Forget the North Pole – students at Pineville Elementary School are spending this year’s Christmas season in Whoville.
The school’s fourth- and fifth-grade chorus students and the entire second-grade class are gearing up for their stage production of the musical “How the Grinch Stole Christmas,” slated for Thursday, Dec. 19, at 7 p.m. at the school, 210 Lowry St. There is no charge for admission.
More than 180 students – including about 50 fourth- and fifth-grade actors and a nearly 140-member second-grade chorus – will take the stage Thursday for the musical, which follows the well-known Dr. Seuss book. The show features six songs including musical numbers from both the classic 1966 cartoon and the 2000 live action film starring Jim Carrey.
Music teacher Emily Maxwell handpicked songs from both soundtracks she felt best fit the script, which she obtained through Reader’s Theater.
“I like to choose songs that are popular, as well – that the kids know and the parents know,” Maxwell said, adding she chose to do the show because it’s a book students often read as part of their literacy curriculum. “A lot of times, I choose (to perform) books that are related (to the curriculum), that kids will enjoy and have read before.”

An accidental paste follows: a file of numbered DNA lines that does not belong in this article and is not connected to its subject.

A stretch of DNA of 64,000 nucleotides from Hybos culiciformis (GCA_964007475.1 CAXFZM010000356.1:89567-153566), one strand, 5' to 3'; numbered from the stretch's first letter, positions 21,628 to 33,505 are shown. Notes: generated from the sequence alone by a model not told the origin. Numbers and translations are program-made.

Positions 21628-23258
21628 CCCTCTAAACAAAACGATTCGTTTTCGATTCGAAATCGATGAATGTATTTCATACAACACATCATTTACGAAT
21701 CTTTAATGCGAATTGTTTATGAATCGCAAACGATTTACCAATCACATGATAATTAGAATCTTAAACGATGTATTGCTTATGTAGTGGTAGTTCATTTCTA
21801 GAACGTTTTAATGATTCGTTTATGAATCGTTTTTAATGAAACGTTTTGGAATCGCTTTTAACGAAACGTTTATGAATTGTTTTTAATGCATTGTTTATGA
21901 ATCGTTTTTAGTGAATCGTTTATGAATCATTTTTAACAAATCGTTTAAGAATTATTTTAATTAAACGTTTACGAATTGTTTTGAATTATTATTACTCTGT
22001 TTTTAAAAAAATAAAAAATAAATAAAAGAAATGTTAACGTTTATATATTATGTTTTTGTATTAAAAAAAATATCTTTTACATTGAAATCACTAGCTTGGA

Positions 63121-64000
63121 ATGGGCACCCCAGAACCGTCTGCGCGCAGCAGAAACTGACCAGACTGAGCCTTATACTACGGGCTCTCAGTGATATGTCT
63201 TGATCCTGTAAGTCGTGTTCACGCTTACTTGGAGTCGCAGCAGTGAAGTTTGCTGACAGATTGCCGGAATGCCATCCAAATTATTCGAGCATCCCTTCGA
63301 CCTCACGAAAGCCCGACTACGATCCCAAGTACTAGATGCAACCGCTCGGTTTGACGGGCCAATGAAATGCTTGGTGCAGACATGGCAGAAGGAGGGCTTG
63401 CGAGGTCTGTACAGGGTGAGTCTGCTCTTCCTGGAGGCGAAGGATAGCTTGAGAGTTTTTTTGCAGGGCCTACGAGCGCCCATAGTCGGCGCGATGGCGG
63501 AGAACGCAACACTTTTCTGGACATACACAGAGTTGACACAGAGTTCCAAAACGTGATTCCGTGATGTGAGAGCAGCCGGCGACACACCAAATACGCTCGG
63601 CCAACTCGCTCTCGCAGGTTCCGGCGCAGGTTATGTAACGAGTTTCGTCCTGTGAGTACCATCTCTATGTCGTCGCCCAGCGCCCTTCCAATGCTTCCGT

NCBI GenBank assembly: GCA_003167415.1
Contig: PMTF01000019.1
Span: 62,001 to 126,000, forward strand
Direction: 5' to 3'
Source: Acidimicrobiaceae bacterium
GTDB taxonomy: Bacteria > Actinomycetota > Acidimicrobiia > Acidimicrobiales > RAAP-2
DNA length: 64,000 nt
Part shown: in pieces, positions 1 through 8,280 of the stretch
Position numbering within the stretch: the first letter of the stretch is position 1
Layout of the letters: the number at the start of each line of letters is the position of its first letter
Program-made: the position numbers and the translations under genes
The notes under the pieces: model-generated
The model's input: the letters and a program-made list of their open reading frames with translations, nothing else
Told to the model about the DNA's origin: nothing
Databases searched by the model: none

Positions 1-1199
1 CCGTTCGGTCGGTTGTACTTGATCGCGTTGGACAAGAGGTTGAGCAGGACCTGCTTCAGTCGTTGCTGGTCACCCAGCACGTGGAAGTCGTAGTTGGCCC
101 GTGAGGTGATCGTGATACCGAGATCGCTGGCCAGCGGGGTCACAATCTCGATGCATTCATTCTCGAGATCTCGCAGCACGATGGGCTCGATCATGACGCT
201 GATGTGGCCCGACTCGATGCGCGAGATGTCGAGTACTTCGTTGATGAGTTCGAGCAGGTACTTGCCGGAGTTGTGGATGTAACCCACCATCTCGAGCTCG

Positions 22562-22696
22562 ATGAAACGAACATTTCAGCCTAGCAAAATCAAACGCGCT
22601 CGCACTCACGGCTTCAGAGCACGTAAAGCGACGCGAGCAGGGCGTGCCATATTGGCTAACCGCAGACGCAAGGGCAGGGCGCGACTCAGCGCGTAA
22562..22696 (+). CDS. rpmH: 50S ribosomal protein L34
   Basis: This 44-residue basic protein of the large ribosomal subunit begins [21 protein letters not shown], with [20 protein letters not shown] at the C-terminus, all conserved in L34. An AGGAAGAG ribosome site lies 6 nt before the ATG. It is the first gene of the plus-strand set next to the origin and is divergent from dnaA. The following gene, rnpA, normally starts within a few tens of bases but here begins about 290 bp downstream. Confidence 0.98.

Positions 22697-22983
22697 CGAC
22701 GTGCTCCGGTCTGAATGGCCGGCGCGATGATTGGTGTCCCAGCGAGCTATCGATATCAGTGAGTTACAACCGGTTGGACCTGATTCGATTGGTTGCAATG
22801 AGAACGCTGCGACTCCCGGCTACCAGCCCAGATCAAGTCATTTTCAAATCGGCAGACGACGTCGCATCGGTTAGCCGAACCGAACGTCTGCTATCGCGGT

The entire second-grade class will participate in the show as the chorus, singing favorites like “You’re a Mean One, Mr. Grinch” and “Trim Up the Tree,” as well as modern classics like “Green Christmas” and Faith Hill’s “Where Are You, Christmas?” Maxwell hosted auditions for fourth- and fifth-graders – who’ll play the roles of the Whos and the Grinch – earlier this school year, and the cast has been rehearsing since October.
Though Maxwell said it’s been challenging maintaining crowd control with so many kids in the same room, the students have performed well and are excited about the production.
“When they enjoy something, they really focus on it, so it’s been great,” she said.
While Maxwell worked with art teacher Mary Rutherford to design the set, which will consist of a Whoville scene, Christmas tree and a chimney, students had a hand in selecting their own costumes – many of which consist of “mismatched clothing,” Maxwell said, to represent the people of Whoville.
Maxwell said she hopes participating in the show will teach students how to generate stage presence and not be shy when performing.
“Most of these kids are 7 and 8 years old. A lot of them, it’s their first time being on stage singing in front of people,” she said. “… I love watching the kids because they enjoy it so much; they have the best time and the biggest smiles on their faces.”
Maxwell added people who come to the show can expect a “really heartwarming experience” as they listen to the children sing songs of the season and watch their faces light up on stage. “It’s just … a really sweet experience.”